The über-cool URWERK UR-1001 Pocket Watch

calendar | ic_dehaze_black_24px By Frank Geelen | ic_query_builder_black_24px 4 minute read |

Sometimes time can pass you by at an unexpected moment. An hour ago we posted our analyses based on the teaser photos of URWERK’s new UR-1001 and now it has been released. So no more guessing… it’s a pocket watch indeed!

An hour ago we posted the teaser photos of the new URWERK UR-1001 and concluded it would be a pocket watch with perpetual calender. We where only partially correct… it is a pocket watch, it does have a calendar and it does have a oil change indicator. However no perpetual calendar as we asumed based on the teaser photos. Here is the UR-1001 Zeit Device… 

The UR-1001 looks über-cool. This is a kind of pocket watch that we would wear because it looks simply magnificent. At the dial side it tells the time, date, month, day/night and the remaining power reserve. The power reserve indicator is positioned at the upper right corner and let’s you know how much of the 39 hours of power reserve are remaining.

The calendar only needs adjustment at the end of February. The month indicator automatically adjusts the last date on the calendar complication according to whether it has 30 or 31 days. At the end of  months with 30 days (April, June, September and November) the date advances automatically to the 1st of the following month.

Here’s the tech-talk: The date wheel has 93 teeth and goes around in three months carrying the three-armed carousel. Mounted on the date wheel are three Maltese crosses, each corresponding to a satellite of four months at the opposite end of the date wheel. At the end of the short months, a finger on a Maltese cross intervenes to make the date wheel advance two days to the next month.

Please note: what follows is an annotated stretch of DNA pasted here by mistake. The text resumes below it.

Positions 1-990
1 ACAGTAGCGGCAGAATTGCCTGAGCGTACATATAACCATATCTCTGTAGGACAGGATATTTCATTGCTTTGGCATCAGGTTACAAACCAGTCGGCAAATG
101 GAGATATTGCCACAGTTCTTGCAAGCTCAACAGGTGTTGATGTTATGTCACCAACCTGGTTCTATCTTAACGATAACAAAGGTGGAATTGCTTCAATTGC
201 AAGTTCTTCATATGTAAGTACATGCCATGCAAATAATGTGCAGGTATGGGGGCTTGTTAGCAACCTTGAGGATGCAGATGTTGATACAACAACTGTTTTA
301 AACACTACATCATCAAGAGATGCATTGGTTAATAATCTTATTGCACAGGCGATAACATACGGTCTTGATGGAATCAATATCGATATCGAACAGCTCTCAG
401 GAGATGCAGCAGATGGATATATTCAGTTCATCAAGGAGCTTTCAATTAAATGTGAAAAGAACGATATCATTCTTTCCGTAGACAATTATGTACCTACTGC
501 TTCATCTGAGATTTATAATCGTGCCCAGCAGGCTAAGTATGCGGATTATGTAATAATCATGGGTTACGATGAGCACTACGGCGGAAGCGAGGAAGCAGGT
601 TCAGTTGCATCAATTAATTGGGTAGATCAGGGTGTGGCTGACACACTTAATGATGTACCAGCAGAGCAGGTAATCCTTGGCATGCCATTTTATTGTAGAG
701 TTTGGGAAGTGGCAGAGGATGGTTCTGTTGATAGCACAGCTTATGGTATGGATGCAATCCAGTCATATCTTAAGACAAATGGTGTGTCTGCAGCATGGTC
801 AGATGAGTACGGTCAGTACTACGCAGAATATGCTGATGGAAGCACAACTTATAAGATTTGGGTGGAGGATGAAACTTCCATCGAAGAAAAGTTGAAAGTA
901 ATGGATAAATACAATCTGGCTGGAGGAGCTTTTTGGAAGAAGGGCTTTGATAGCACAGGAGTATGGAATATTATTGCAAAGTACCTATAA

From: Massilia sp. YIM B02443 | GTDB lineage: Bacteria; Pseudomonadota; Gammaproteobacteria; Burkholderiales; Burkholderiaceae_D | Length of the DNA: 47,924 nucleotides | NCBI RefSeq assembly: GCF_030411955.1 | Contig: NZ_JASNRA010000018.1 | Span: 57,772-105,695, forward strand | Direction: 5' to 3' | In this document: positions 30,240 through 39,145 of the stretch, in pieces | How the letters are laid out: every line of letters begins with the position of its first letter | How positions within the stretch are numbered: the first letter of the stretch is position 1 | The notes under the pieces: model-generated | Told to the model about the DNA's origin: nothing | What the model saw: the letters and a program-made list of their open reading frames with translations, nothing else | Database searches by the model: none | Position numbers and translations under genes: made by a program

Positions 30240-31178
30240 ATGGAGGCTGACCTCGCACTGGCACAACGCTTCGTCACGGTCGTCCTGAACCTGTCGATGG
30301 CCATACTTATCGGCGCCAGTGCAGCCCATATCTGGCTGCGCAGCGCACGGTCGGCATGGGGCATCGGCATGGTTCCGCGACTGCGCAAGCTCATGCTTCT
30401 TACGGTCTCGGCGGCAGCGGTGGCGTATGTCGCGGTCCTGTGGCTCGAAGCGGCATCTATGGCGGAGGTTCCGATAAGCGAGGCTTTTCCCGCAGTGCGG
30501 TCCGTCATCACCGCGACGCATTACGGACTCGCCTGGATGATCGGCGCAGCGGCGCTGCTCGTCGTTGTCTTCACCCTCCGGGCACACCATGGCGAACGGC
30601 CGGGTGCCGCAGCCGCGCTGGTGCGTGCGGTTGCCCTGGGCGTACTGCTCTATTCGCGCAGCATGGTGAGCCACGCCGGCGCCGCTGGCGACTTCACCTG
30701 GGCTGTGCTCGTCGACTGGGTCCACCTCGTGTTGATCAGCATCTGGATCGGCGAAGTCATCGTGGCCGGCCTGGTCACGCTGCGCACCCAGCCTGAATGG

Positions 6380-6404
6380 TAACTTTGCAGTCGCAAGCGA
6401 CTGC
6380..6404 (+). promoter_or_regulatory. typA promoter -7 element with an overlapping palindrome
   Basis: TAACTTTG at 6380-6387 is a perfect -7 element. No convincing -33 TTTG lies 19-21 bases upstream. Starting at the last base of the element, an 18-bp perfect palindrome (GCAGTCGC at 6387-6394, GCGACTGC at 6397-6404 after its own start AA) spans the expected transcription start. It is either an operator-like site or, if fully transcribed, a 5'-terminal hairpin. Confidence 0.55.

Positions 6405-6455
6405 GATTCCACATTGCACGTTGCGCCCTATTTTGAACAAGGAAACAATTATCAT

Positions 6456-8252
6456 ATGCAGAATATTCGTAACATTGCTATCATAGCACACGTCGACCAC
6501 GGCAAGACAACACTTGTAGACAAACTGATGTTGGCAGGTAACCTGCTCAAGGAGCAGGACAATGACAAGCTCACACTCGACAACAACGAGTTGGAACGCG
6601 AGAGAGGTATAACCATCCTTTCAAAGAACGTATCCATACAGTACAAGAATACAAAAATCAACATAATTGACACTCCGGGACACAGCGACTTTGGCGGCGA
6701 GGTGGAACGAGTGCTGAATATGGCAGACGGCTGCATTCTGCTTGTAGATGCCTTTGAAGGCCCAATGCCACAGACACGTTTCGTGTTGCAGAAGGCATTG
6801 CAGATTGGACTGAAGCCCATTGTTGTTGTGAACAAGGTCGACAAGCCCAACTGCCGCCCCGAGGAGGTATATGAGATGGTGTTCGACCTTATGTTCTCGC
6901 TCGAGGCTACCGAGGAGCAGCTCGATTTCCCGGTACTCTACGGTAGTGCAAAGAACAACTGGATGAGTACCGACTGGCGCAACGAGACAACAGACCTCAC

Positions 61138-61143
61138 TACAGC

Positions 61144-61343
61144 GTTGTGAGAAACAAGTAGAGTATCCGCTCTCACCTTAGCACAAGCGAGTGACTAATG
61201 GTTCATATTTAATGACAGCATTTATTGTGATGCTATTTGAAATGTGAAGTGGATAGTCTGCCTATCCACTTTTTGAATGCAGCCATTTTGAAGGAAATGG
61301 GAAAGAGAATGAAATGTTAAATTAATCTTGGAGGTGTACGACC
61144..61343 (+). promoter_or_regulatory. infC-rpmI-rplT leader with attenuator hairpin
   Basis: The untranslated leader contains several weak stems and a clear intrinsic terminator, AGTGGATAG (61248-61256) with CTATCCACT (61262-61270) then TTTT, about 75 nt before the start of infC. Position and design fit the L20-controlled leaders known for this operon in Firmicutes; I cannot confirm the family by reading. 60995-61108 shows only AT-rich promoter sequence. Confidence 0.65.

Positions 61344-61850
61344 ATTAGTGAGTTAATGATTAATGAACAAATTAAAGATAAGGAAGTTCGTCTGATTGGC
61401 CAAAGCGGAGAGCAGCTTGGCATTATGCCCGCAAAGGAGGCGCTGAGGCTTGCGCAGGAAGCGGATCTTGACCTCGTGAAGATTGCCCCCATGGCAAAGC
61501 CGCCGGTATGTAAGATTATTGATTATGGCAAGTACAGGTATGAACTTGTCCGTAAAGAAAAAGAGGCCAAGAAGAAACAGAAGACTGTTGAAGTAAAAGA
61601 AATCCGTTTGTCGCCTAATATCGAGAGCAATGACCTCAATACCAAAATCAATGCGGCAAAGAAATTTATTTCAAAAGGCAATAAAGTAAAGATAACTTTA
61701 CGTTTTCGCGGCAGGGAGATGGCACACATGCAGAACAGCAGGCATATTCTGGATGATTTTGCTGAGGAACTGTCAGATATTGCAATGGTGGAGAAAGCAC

The minute hand is a retrograde hand and it is not fixed on the 3 revolving hour satellites like on the other UR-200 models. This is also means that once the hand has reached the 60th minute of the hour, it “flies back” to the zero position and meets the next hour at that position.  

Here is the more techincal explanation… The hour hand is fixed to a sprung ring around the circumference of the satellite complication. This ring is pushed along a guide rail by the hour satellite. A swan’s neck spring on each arm of the carrousel engages two coaxial star-cams that slide along the guide rail carrying the minute hand. When the minute hand gets to the end of the rail at 60 minutes, the star-cams trip over to release the minute hand, which springs back to zero at the start of the scale where it rendezvous with the next satellite hour. A small bar of platinum on the sprung ring acts as a counterweight to the minute hand pointer. A safety device ensures that the minute hand cannot rotate past 63 minutes, even in case of a shock.

Above 60 minute point is the day/night indicator, which is in fact a rotating disk marked with Super-Luminova for the night, white brushed-ruthenium for day and a striped mix for dusk/dawn.

 At the back side is the (for URWERK) typical oil change indicator. It is not one oil change indicator, there are actually three. The shortest time interval measured on the back is the 5-year oil change indicator at centre right. This one indicates when a service is due and the makrkers from 3-5 years are in red to indicate a service is due (relatively) soon. After service this is counter is reset to zero.

The next indicator is a 100 year indicator and this one advances in 5-year steps and let’s you keep track of the years the UR-1001 has been running. When the hand reaches the 100-year mark, the small pointer at the bottom of the 1000-year indicator on the left takes a small 100-year step upwards on its imperceptibly slow, but deliberate journey to a new millennium. So you and your offspring can keep track of the first thousand years the UR-1001 has been running. Let’s hope URWERK is still around to reset it after the first 1,000 years 😉

For more information (including the techincal info in detail) you can visit the URWERK website or check out the URWERK Facebook page.

8 responses

  1. Awesome!!, but technically, it’s not a perpetual calendar, but an anual calendar. It’s an important difference.

  2. We know… the conclusion of the perpetual calendar was based on teaser photos. A few minutes later the official press release arrived and we knew it was an annual calendar.

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